Doctors have been without a contract in Ontario since March 2014. Arbitration hearings with the province continue on Wednesday.  (Dreamstime)

Doctors have been without a contract since March 2014. The ensuing period has been tumultuous, marked by ugly infighting among doctors, a defeated ratification vote, a turnover of the OMA executive, a failed bid by the new Ford government to reach a negotiated settlement and then, last week, the province’s sudden withdrawal from arbitration and subsequent flip-flop.

The hearings are important because of the large amount of taxpayer dollars spent on physicians and because significant decisions are made about the provision of health services to patients.

The OMA, which represents Ontario’s 31,000 practising physicians, had the floor much of the day Tuesday. Its lawyers — Howard Goldblatt and Steven Barrett — countered earlier arguments put forth by the province.

Goldblatt said Ontario’s physician services budget should grow by 3.6 per cent for each of the next two years, an amount in line with previous increases.

Ontario currently spends more than $12 billion annually on doctors, or 10 per cent of the entire provincial budget.

The province maintains than an annual hike of 1.9 per cent should be enough to cover the added demands on the health system from a growing and aging population.

But Golblatt said that does not take into account extra monies needed to cover the cost of caring for more patients with chronic and complex health needs. As well, extra funding is required to pay for a growing physician workforce and new technology.

The province maintains $200 million could be saved annually by cracking down on the provision of unnecessary and inappropriate services, for example, diagnostic tests that patients do not require.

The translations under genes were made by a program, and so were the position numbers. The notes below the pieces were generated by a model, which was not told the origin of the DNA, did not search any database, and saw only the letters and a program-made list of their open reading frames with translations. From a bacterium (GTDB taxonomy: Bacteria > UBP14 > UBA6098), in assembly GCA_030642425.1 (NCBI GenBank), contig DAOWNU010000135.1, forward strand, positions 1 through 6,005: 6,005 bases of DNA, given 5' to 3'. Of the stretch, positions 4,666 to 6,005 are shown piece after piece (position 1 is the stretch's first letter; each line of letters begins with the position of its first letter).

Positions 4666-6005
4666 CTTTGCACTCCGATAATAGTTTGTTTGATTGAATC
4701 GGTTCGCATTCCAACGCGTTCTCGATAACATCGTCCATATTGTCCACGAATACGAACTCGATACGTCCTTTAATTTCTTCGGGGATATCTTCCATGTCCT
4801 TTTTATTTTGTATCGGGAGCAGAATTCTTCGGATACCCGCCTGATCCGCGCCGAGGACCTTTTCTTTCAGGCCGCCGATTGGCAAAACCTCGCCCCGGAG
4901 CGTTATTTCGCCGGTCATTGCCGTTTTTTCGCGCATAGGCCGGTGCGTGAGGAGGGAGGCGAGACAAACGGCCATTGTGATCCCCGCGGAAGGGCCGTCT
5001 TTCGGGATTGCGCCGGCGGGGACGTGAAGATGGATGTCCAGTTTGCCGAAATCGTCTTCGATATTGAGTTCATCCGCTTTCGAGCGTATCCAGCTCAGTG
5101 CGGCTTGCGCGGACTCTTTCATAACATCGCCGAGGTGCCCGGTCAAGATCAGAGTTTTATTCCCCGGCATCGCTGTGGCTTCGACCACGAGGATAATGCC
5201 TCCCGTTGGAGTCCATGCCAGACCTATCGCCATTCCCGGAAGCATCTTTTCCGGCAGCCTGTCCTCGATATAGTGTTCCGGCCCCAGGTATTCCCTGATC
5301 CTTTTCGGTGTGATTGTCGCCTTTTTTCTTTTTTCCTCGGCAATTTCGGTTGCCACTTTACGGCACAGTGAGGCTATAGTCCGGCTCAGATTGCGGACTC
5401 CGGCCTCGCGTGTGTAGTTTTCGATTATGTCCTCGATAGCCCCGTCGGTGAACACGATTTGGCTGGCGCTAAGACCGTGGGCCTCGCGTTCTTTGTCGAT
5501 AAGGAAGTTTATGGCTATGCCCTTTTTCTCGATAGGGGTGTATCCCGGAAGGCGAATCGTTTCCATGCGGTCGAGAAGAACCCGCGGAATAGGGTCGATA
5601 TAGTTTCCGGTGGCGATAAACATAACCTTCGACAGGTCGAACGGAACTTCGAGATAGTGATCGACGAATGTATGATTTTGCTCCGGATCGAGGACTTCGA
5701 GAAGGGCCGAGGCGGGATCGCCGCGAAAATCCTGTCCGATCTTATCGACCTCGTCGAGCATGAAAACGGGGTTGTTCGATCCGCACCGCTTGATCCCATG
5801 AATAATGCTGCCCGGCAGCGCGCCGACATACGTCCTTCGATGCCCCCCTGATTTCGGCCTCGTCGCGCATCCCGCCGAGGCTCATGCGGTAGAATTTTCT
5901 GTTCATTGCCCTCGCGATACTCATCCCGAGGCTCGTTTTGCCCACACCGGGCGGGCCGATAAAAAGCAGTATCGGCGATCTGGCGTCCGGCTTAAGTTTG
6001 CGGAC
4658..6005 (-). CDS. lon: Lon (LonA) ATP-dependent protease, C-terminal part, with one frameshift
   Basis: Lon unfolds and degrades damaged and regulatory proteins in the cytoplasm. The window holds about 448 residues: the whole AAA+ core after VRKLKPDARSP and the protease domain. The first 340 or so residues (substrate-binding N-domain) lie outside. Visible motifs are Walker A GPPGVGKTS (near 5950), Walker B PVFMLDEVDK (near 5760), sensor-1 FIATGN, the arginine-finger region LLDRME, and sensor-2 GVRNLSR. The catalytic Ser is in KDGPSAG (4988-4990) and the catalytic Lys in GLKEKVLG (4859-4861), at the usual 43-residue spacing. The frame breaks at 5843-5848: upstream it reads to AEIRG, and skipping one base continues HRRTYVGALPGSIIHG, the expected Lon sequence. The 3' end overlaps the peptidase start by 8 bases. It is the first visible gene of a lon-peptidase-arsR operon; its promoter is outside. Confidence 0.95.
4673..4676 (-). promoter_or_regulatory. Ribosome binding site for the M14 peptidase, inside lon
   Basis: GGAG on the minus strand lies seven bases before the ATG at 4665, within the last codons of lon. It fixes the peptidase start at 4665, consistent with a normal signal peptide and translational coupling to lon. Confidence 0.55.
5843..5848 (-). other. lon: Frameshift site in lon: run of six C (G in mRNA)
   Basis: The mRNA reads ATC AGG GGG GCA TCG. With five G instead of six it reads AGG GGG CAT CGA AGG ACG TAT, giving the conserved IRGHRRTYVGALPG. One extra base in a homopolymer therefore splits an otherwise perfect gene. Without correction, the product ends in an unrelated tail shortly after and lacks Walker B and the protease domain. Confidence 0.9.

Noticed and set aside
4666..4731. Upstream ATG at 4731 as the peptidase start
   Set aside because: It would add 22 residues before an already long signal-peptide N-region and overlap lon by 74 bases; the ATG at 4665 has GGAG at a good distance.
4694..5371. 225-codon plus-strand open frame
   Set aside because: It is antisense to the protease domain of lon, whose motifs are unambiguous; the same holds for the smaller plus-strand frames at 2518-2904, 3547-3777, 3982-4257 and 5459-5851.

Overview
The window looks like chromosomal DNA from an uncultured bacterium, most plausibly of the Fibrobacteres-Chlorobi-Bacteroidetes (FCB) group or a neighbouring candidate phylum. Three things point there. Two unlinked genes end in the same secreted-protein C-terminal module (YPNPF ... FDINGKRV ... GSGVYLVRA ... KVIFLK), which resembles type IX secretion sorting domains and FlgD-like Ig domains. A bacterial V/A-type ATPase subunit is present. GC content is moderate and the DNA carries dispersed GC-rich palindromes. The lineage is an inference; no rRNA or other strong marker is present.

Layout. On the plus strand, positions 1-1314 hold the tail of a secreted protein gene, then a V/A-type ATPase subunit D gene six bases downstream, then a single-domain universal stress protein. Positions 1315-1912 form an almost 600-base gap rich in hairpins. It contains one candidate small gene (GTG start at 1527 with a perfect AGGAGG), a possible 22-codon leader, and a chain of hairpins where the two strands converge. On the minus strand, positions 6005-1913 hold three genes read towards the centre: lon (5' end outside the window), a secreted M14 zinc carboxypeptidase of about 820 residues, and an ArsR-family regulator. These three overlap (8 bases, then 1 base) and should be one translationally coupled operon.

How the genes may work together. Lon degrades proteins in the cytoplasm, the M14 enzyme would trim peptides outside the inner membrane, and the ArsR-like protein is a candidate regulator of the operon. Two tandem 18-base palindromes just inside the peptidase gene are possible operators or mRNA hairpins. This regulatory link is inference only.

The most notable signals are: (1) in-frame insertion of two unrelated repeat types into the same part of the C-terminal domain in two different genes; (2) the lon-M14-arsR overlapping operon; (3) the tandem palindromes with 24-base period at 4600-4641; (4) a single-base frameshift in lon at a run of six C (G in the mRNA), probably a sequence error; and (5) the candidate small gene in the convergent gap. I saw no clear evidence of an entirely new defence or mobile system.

Under phase two of arbitration between the OMA and the province, set to commence next year, the issue of “relativity” is going to be addressed. Relativity refers to large pay gaps between medical specialties.

The highest paid include what are known as the “Big Three”: radiologists, cardiologists and ophthalmologists. According to government data, their compensation soared between 1991/92 and 2015/16:

  • Diagnostic radiology went up by 163 per cent to $561,053.
  • Ophthalmology jumped by 128 per cent to $649,433.
  • Cardiology increased by 95 per cent to $549,572.

During this time, inflation rose by 66 per cent.

When relativity is addressed, these three medical specialties stand to lose compensation to their lower-paid peers, including geriatricians, pediatricians, infectious disease specialists and psychiatrists.

In what appears to be an effort to head off that eventuality, physicians from the Big Three have been trying to break away from the OMA so they can negotiate their own contract with government.

Spearheading this effort is radiologist Dr. David Jacobs. In addition to being vice-president of the Ontario Association of Radiologists, he is a supporter of Ford’s.

Though this group represents only 5 per cent of doctors, the government cited the break-away efforts as the reason to withdraw from arbitration. The government said it had doubts about the OMA’s ability to represent the entire profession.

Numerous sources have told the Star it was Ford’s office that made the call to withdraw from arbitration, over the objections of Health Minister Christine Elliott and some backbenchers.

The government reversed the withdrawal decision after labour law experts charged it was illegal and physicians responded in anger.

The arbitration hearing continues on Wednesday.

Theresa Boyle is a Toronto-based reporter covering health. Follow her on Twitter: @theresaboyle